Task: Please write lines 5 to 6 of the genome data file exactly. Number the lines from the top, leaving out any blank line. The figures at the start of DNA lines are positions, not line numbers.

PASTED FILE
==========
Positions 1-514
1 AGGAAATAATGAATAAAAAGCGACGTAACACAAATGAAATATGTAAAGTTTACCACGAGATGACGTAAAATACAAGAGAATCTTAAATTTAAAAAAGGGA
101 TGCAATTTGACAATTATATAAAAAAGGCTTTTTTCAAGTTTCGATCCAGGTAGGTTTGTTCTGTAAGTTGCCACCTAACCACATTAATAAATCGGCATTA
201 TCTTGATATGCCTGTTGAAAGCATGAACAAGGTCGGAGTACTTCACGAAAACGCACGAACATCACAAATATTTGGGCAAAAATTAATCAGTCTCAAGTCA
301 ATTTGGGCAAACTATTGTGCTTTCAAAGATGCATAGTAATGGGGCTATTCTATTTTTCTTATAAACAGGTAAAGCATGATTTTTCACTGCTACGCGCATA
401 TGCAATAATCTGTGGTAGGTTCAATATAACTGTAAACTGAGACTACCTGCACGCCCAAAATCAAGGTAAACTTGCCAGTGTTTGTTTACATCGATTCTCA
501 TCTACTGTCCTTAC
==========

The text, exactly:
301 ATTTGGGCAAACTATTGTGCTTTCAAAGATGCATAGTAATGGGGCTATTCTATTTTTCTTATAAACAGGTAAAGCATGATTTTTCACTGCTACGCGCATA
401 TGCAATAATCTGTGGTAGGTTCAATATAACTGTAAACTGAGACTACCTGCACGCCCAAAATCAAGGTAAACTTGCCAGTGTTTGTTTACATCGATTCTCA